ACTIVE LIFE: Cycling is good for young and old

Bike to Work Week in Nanaimo takes place between May 26 and June 1 and as witnessed by Barbara Hourston, any age can enjoy cycling.

As Barbara Hourston has witnessed, people of all ages can enjoy cycling.

Hourston, 81, began cycling at age five. She cycled to Nanaimo District Secondary School, where she worked as a teaching assistant and even now, her electric-assist bicycle is a huge part of her life.

She bikes to pick up groceries or to attend classes at Oliver Woods Community Centre and there are obvious benefits, according to Hourston.

“You have built-in exercise, you don’t have to worry about getting your cardio, you don’t have to worry about making time to go to the gym,” she said. “It can be meditative, it can be like, ‘Yay, I’m here in the fresh air and you guys are all in that stupid metal box.”

Bike to Work Week in Nanaimo takes place between May 26 and June 1. Cyclists wanting to take part in the week-long event can sign up at, cycle to work during the week, recording their kilometres as they go along.

“If you go on to the [Bike to Work Week Nanaimo] website, we always have a competition with other communities there about the same size as us to see how many people we can get on their bikes and how many kilometres we can ride,” said Deborah Beck, City of Nanaimo recreation coordinator, adding that there is competition among city departments and others are encouraged to do the same.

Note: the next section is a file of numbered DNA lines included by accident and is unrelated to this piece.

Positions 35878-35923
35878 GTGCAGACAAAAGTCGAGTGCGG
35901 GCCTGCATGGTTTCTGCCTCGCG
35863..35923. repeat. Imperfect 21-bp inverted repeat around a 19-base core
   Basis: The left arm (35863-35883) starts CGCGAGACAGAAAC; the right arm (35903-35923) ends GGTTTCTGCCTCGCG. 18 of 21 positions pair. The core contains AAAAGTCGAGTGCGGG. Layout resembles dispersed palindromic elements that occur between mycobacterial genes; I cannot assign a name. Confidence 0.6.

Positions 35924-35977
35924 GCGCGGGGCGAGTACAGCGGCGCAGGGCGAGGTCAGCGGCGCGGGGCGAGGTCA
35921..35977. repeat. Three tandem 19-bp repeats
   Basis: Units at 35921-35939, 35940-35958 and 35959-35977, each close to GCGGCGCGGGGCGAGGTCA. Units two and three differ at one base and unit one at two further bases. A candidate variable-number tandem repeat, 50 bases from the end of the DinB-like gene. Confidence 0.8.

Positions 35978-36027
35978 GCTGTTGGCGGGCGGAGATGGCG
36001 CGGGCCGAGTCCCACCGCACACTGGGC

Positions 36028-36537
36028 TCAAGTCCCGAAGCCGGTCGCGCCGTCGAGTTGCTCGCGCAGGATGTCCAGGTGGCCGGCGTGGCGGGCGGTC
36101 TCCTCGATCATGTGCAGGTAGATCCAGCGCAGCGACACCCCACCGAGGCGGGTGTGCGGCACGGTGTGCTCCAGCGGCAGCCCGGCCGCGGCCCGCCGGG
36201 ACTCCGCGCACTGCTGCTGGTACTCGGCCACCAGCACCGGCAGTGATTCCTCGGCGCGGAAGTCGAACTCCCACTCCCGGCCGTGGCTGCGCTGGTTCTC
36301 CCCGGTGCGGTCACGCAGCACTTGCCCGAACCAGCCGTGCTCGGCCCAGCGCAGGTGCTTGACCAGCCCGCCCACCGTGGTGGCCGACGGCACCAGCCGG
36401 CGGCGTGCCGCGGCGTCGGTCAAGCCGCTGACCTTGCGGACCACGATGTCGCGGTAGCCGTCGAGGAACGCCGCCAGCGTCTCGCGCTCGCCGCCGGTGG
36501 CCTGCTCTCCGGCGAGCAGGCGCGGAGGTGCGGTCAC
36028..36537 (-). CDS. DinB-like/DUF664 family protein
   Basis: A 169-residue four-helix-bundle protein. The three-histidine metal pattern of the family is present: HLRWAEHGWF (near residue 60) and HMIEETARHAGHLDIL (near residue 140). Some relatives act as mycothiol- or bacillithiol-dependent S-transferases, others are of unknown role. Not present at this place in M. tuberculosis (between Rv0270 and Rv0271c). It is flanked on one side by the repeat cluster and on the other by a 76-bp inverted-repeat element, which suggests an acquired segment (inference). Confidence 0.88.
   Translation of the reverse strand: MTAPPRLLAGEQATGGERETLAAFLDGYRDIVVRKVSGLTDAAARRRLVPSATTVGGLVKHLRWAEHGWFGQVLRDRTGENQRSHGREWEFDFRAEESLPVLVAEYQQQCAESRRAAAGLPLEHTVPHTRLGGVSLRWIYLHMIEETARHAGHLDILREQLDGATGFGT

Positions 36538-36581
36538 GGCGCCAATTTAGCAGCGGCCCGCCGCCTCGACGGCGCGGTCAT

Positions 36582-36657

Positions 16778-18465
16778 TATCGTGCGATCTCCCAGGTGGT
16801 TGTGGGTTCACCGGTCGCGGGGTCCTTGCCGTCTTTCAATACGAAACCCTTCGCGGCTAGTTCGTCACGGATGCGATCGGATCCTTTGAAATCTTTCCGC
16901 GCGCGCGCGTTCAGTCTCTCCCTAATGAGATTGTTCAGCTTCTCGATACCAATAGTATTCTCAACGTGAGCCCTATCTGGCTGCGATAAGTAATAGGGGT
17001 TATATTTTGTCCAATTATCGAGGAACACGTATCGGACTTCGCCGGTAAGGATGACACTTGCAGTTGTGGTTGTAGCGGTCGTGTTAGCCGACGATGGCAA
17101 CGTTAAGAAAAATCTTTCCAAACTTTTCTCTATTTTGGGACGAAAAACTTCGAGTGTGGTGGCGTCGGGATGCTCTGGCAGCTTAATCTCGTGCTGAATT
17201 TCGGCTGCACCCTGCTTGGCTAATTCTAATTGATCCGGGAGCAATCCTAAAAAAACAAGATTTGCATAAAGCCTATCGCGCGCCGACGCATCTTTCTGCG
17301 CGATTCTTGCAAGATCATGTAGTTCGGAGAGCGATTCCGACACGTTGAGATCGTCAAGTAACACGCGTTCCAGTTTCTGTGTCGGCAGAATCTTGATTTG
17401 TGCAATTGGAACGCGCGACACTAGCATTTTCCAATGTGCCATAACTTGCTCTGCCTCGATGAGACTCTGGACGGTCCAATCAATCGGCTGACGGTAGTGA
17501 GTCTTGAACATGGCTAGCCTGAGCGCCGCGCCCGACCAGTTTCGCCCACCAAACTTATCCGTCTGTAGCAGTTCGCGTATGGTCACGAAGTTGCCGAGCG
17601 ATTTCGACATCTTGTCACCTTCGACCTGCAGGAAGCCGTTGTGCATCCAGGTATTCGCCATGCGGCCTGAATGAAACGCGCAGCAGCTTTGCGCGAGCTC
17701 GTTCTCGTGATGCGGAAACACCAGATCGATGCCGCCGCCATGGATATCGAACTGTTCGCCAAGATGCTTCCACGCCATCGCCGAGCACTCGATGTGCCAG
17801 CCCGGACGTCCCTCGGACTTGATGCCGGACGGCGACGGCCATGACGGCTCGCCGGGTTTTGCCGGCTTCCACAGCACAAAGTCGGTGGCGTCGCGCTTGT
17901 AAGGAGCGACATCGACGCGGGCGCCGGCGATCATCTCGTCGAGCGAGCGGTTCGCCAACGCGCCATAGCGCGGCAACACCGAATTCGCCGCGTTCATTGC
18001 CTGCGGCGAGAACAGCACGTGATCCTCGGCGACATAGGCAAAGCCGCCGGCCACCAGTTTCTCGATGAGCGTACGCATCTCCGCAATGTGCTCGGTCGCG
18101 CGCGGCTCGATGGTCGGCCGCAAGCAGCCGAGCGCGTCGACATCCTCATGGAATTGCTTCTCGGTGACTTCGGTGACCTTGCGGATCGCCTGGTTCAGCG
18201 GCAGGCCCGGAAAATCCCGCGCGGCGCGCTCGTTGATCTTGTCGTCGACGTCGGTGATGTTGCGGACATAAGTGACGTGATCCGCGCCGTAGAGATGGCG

“It is kind of fun to see if we can beat Kamloops, which is about the same size as us, or Comox and Campbell River. We always have that friendly competition amongst the Island,” she said.

There will be two celebration station stops with refreshments that participants can visit each day. Beck said people can enter their names into daily prize draws, with a grand prize draw for a Kona commuter bike at the end of the week.

Hourston doesn’t think the name Bike to Work Week is apt, as it implies it is only for workers, but Beck said the Bike to Work Week is open to the employed and retired alike.

“If you are retired or not working, as long as you’re using your bike as a commuter tool to go get groceries or go to the library, instead of going out for a joyride, then you can log your kilometres,” said Beck.

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